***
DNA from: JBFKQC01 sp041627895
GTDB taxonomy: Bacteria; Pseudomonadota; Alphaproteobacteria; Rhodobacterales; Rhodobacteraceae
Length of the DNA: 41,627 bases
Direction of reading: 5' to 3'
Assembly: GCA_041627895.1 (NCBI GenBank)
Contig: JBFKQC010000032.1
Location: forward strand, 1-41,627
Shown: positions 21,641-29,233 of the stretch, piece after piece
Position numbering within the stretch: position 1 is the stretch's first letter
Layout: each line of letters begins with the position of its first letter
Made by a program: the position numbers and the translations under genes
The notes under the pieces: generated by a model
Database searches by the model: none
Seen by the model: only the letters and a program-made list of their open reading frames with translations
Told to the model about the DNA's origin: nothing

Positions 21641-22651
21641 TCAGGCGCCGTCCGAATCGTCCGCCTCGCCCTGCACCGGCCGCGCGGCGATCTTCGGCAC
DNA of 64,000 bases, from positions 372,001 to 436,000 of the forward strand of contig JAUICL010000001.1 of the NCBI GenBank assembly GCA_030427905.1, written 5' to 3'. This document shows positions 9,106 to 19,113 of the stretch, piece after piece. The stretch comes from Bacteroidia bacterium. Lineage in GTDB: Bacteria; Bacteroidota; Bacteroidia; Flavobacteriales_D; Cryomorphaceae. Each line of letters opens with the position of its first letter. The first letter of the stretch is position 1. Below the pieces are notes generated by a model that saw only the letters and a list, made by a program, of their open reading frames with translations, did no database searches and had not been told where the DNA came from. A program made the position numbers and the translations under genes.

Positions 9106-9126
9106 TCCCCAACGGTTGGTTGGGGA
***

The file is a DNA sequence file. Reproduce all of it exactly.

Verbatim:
DNA from: JBFKQC01 sp041627895
GTDB taxonomy: Bacteria; Pseudomonadota; Alphaproteobacteria; Rhodobacterales; Rhodobacteraceae
Length of the DNA: 41,627 bases
Direction of reading: 5' to 3'
Assembly: GCA_041627895.1 (NCBI GenBank)
Contig: JBFKQC010000032.1
Location: forward strand, 1-41,627
Shown: positions 21,641-29,233 of the stretch, piece after piece
Position numbering within the stretch: position 1 is the stretch's first letter
Layout: each line of letters begins with the position of its first letter
Made by a program: the position numbers and the translations under genes
The notes under the pieces: generated by a model
Database searches by the model: none
Seen by the model: only the letters and a program-made list of their open reading frames with translations
Told to the model about the DNA's origin: nothing

Positions 21641-22651
21641 TCAGGCGCCGTCCGAATCGTCCGCCTCGCCCTGCACCGGCCGCGCGGCGATCTTCGGCAC
DNA of 64,000 bases, from positions 372,001 to 436,000 of the forward strand of contig JAUICL010000001.1 of the NCBI GenBank assembly GCA_030427905.1, written 5' to 3'. This document shows positions 9,106 to 19,113 of the stretch, piece after piece. The stretch comes from Bacteroidia bacterium. Lineage in GTDB: Bacteria; Bacteroidota; Bacteroidia; Flavobacteriales_D; Cryomorphaceae. Each line of letters opens with the position of its first letter. The first letter of the stretch is position 1. Below the pieces are notes generated by a model that saw only the letters and a list, made by a program, of their open reading frames with translations, did no database searches and had not been told where the DNA came from. A program made the position numbers and the translations under genes.

Positions 9106-9126
9106 TCCCCAACGGTTGGTTGGGGA